Tuesday, November 23, 2004


Some days I wake up and look outside, and the sun is shining and I feel pretty good about myself and I'm overwhelmed with an assurance that things aren't really that bad, that people are more or less reasonable, sane and normal, and society isn't actually going to hell in a handbasket. I feel confident that all the pain and suffering and noise and ugliness in the world is merely the result of a small misunderstanding, the consequence of everyday human errors that anyone could make, but that nobody means to make, and that all the problems of the world really aren't that bad and everything will be alright. "Human beings are alright," I think to myself. "I think I'll stay one."

Then I read things like this.

And I snap out of it.

How do I transfer out of this chicken outfit?


Ok, so the stupid sandwich didn't actually sell for $28,000. Such was the highest bid, but it was illegitimate. The casino that bought the silly thing only paid $71.

It's still ridiculous. More so are the copycats--check out the link posted in the comments section by MB.

Not to plagiarize or anything, but...


Monday, November 22, 2004


Generally speaking, I dislike cursing. To be more accurate, I dislike the manner in which we moderns curse--there may be a certain niftiness to the versatility of certain words such that one can construct the sentence F--- the f---ing f---ers, but English is replete with a multitude of adjectives with which one can communicate a far more colorful and precise sentiment, as:

A pox upon the stenchiferous poltroons!

Wherewith one expresses that one wishes that the smelly cowards would spontaneously acquire a nasty rash. They may not actually be smelly, or cowards, and the chances that said rash will appear are slim, but the sentence is nonetheless laden with an imagery unsurpassed by the overused "f---ing f---ers."

All of which is to say, I find cursing generally lazy as it is most frequently practiced--if one wishes to complain, excessive sexual invective communicates little more than a frustration so intense as to undermine all creativity and true expression of emotion. One could communicate as much with the well-attested inarticulate-cry-of-anguish.

With that caveat, however, permit me to confess one of my dearest secret vices.

When I get my hands on a new dictionary, I look up curse words. Because I mourn and abhor the modern State of the Expletive, I find amusement and, quite frequently, the most fascinating little tidbits of history, language and even human nature in the expletives of our forefathers, such as provide relief from with the monochrome usage of the present era. Example?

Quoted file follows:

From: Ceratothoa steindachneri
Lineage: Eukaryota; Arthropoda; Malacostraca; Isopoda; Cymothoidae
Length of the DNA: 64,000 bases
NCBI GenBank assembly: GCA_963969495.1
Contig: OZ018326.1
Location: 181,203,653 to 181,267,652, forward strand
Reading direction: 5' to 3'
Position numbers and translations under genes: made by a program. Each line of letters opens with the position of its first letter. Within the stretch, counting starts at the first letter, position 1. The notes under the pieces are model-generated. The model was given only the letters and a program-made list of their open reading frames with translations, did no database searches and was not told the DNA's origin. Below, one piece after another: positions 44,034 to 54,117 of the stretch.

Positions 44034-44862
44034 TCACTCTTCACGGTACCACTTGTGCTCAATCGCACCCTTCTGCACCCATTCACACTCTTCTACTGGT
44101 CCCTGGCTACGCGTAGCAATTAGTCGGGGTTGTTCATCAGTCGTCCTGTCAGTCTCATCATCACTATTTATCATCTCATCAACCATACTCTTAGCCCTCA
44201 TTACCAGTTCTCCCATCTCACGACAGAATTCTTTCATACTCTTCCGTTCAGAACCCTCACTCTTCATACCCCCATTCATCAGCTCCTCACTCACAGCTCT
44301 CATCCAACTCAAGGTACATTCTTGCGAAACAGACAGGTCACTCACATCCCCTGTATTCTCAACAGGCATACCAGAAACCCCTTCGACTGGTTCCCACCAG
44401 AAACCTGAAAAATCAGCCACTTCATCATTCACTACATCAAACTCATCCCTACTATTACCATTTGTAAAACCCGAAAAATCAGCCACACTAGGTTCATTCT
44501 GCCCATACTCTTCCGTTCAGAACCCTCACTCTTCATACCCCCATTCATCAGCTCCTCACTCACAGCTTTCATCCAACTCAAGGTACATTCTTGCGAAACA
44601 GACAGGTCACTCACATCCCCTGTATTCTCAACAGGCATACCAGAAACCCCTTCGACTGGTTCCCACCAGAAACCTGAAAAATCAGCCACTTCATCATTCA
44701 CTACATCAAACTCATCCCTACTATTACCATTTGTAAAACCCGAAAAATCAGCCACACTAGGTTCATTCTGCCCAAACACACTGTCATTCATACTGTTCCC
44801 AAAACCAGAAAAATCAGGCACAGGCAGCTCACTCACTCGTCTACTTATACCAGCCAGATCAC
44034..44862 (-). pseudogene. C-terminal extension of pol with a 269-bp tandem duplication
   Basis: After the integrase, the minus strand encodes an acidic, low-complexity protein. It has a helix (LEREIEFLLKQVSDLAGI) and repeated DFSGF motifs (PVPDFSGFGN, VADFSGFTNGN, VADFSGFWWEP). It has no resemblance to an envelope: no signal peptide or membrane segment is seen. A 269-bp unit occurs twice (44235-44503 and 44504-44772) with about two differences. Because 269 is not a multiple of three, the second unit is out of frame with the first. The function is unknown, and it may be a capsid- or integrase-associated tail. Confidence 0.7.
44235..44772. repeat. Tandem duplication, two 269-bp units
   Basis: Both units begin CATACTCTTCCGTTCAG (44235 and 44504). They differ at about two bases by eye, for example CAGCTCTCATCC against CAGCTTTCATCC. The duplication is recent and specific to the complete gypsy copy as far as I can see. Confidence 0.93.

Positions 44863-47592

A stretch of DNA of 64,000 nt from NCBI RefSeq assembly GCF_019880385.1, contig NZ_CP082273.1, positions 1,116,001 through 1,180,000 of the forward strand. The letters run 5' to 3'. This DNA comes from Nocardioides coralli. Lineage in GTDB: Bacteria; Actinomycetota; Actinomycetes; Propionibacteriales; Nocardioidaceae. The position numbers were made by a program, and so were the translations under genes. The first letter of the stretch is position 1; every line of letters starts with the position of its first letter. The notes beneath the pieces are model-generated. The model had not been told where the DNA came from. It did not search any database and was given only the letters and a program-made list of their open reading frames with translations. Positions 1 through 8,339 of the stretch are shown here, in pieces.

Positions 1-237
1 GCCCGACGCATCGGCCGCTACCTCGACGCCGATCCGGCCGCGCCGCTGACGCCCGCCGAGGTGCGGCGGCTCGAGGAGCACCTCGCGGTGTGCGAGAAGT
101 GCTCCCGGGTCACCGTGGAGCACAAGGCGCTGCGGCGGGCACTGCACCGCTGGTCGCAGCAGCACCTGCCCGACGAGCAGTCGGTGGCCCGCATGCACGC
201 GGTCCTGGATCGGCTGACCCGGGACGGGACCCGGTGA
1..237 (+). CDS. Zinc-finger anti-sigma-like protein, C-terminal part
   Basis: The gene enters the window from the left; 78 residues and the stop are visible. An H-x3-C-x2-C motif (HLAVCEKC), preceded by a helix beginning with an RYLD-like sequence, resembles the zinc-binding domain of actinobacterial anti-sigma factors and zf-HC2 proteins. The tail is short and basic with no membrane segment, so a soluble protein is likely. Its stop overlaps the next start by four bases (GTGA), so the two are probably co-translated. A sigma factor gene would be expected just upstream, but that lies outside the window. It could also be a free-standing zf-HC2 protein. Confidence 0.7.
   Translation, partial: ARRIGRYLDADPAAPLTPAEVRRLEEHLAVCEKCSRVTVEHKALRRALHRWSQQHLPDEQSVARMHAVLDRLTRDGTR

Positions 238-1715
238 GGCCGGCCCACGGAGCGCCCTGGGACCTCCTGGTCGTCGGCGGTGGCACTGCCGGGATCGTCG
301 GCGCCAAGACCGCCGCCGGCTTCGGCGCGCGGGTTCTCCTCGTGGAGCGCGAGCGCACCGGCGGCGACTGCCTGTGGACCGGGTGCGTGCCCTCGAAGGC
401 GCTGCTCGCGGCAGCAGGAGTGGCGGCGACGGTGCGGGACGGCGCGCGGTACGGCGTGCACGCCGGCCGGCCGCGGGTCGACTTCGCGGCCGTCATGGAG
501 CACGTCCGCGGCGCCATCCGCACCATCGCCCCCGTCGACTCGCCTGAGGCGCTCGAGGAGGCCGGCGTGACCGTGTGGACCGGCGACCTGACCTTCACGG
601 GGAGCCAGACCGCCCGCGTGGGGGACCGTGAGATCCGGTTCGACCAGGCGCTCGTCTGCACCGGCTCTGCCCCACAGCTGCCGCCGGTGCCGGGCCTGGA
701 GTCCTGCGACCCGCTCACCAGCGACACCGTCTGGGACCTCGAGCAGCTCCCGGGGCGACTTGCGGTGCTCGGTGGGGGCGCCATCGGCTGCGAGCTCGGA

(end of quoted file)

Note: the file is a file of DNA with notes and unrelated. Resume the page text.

According to this web site (which is by no means the final authority, but I don't have my hands on an OED at the moment, so it'll have to do), the first appearance of the F-bomb in English literature is hidden in the "scurrilous 15c. poem," Flen flyys, as follows:

Non sunt in coeli, quia gxddbov xxkxzt pg ifmk.

The pertinent reference is concealed beneath a simple cipher--if one replaces the individual letters comprising the gobbledegook of the dependent clause above with the preceding letter in the Middle English alphabet, the following is rendered.

Non sunt in coeli, quia fwccant wwiwys of Heli.

The subject of the poem is, apparently, a few naughty friars. Hence, translating this quote of combined Latin and Middle English, we find that the anonymous poet is warning of the eternal state of aforementioned friars.

They are not in heaven, because they f--- wives of Ely (a town near Cambridge).

Ah, the things you learn from dictionaries.

Wednesday, November 03, 2004


This is my blog. I am a blogger.

If anyone is left to read, let it be known among you that this is a bad blog, and I am a bad blogger.

It's in my nature. I do things consistently for days, weeks, even months, then get distracted and forget to post, or don't have anything worthwhile to post, or have a million great ideas for lengthy, Pulitzer-winning posts. Which would take a long time to do well, and I inevitably procrastinate on taking that time, so they never happen.

The point is, I consider it high time to admit this and 'fess up publicly. Perhaps I should put it on my blog description up above. But that would take time, so you all know that it will never happen. Nonetheless, I am admitting this most heinous fault of mine, so let the world take note.

I will continue to blog. I will continue to opine. I will continue to bloviate.

And I will continue to disappear from the face of the blogosphere for days, weeks and, yes, even months at a time. I beg your indulgence--this is a mirror of my life, and long hiatuses (hiati?) are apparently an inexcisable part of my nature. So please don't remove me from your link rolls, please keep checking back every now and again--and please feel free to crucify me verbally in the comments section. It's below. Have at it.